Charlie Miller: Windows 7 + IE 8 or Chrome provides safest computing experience

If you weren't already aware, Charlie Miller is a rather prominent white hat hacker and security expert, who regularly makes headlines as what he has to say is generally pretty important. He often participates in (and has won twice) the Pwn2Own competition, where groups of hackers compete against each other for rewards, in order to uncover security flaws in major operating systems or browsers.

As the Pwn2Own 2010 competition is a couple of weeks away, interviews with the competitors are beginning to be released, with the aforementioned Charlie Miller giving his thoughts on the currently world of technology security. Miller was asked which of the two operating systems out of Windows 7 and Snow Leopard would be harder to hack, with the answer being the former; Windows 7 has what is known as full ASLR (address space layout randomization), in addition to being harder to attack as Java and Flash aren't installed by default. Upon being asked about the safest operating system plus browser combination, Miller responded with Windows 7 in addition to Internet Explorer 8 or Google's Chrome browser – though, he also stated that not having Flash installed is a big factor. He stated, "There probably isn't enough difference between the browsers to get worked up about. The main thing is not to install Flash!"

On the subject of mobile security, the question was raised over which platform is most secure, out of the iPhone OS and Android. Miller believes that the iPhone OS is easier to exploit, though that is because it has been around for longer, so security researchers have had a longer time to find vulnerabilities. Windows Phone 7 is a potential target for next years Pwn2Own, which is nothing but a good thing as it'll help out the consumers who use it regularly. 

It's interesting to hear what an experienced security expert has to say on the matter which has been discussed. Be sure to stay attentive during the end of March when this year's Pwn2Own is held, as it affects almost everybody.

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Kirkburn said,

This is ON PURPOSE. The prefixes exist because it's implementation of specs that aren't (or weren't) quite finalized and stable. Once they are, the prefixes are no longer required. It's to ensure people don't rely on old/broken implementations.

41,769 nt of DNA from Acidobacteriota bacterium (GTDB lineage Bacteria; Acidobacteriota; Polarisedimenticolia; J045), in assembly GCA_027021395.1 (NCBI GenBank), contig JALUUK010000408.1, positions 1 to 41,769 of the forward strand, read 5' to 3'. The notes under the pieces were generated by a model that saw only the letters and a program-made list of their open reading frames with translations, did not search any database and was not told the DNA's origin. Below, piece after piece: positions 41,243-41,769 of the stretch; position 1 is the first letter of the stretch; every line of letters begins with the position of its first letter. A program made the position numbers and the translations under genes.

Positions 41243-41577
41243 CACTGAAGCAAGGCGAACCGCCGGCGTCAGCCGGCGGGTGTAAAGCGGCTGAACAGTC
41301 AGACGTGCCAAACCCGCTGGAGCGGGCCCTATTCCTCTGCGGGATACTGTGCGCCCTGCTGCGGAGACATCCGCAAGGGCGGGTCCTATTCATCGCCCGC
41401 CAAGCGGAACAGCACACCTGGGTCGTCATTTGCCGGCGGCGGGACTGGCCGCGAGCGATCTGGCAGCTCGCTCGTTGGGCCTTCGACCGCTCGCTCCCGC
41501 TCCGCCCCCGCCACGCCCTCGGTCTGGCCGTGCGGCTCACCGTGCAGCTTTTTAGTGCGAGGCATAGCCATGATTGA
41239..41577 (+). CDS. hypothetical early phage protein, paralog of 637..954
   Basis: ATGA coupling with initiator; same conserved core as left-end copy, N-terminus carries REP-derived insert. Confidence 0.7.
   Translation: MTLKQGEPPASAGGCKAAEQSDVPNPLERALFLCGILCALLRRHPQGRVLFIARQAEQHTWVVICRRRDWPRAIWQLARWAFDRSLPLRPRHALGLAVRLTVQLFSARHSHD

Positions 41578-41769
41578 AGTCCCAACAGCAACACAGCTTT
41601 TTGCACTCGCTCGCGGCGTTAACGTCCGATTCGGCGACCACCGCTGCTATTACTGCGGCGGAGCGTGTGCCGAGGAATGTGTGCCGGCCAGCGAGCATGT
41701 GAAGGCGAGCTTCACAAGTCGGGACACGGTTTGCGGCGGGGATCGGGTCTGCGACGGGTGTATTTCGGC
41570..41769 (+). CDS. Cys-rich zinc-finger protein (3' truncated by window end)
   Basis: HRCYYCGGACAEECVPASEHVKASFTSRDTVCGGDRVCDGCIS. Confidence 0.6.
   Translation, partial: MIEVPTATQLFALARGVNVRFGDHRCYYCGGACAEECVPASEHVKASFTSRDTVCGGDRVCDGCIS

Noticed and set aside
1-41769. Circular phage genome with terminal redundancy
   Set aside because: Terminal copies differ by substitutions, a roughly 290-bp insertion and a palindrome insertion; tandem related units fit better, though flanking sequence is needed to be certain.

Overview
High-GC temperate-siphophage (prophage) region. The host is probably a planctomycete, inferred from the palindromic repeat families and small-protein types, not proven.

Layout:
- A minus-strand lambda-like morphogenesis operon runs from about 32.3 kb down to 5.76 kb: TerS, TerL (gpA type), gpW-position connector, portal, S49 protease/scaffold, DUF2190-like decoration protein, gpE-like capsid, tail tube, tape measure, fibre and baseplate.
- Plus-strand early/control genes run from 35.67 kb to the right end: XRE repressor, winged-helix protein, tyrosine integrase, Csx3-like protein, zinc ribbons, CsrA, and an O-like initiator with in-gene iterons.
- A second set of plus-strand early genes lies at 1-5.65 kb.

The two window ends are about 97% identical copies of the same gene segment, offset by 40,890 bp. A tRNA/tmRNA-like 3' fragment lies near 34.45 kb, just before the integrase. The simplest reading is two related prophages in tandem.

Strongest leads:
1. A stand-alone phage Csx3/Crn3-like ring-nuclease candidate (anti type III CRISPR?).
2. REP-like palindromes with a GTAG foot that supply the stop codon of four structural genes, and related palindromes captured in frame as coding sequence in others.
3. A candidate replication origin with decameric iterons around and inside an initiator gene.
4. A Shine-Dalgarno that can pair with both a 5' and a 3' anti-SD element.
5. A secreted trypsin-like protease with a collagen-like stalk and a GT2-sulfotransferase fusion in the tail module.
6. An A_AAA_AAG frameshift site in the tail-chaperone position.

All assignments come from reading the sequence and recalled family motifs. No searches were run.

Oh I know that. I was just saying, CURRENTLY we have to do more work to add CSS3 features in those browsers. Sorry if you misunderstood my post.

ilev said,
So Apple is right about no flash.

Apple makes more money by not offering Flash, so whatever reason they offer other than that should be considered a well reasoned excuse at most.

ilev said,
So Apple is right about no flash.

Apple is only jealous that it's iPhone can not handle flash without consuming a great quantity of battery. Hence they will be supporting HTML5 ideals.

And remember, that each time a programming software is installed, there's always going to be new vulnerabilities and type of exploit. But if we live with fear, not even at Google's homepage we are going to be able to enter

Edited by Jose_49, Mar 2 2010, 11:59am :

I fail to understand how this is safer than any Linux distro (especially the majority that don't bundle Flash, and he's making a strong point about it as a benefit to Windows) in combination with Firefox or Chrome. Or is he only comparing Windows and OS X?

Symod said,
I fail to understand how this is safer than any Linux distro (especially the majority that don't bundle Flash, and he's making a strong point about it as a benefit to Windows) in combination with Firefox or Chrome. Or is he only comparing Windows and OS X?
From the article (if you read it): "Miller was asked which of the two operating systems out of Windows 7 and Snow Leopard would be harder to hack [...]"

That's a pretty weak argument considering all the "wrong" things are pretty much opinions. It sounds more like personal bias to me.

Edited by Tekkerson, Mar 2 2010, 10:12am :

DJGM said,
The only good thing about Chrome is the fast rendering engine it uses, but pretty much everything
else about it is simply wrong. The over simplistic GUI is wrong ... the lack of menu bar is wrong ...
but worst of all, absolutely overflowing with wrong, is they way it installs itself into the area
set aside for documents and settings in Windows, rather than Program Files the place
where all software installations are meant to go.

Until Google fixes these issues, I shall continue to advise people against using Chrome.

Remember, that there are tons of people who like Chrome's design.

DJGM said,

but worst of all, absolutely overflowing with wrong, is they way it installs itself into the area
set aside for documents and settings in Windows, rather than Program Files the place
where all software installations are meant to go.
Chrome.

Not true. Program Files is the location for per-machine installs. Per-user install location is the %LocalAppData%\Apps folder (\Users\<user>\AppData\Local\Apps). http://blogs.msdn.com/windows_installer_team/archive/2009/09/02/authoring-a-single-package-for-per-user-or-per-machine-installation-context-in-windows-7.aspx

DJGM said,
The only good thing about Chrome is the fast rendering engine it uses, but pretty much everything
else about it is simply wrong. The over simplistic GUI is wrong ... the lack of menu bar is wrong ...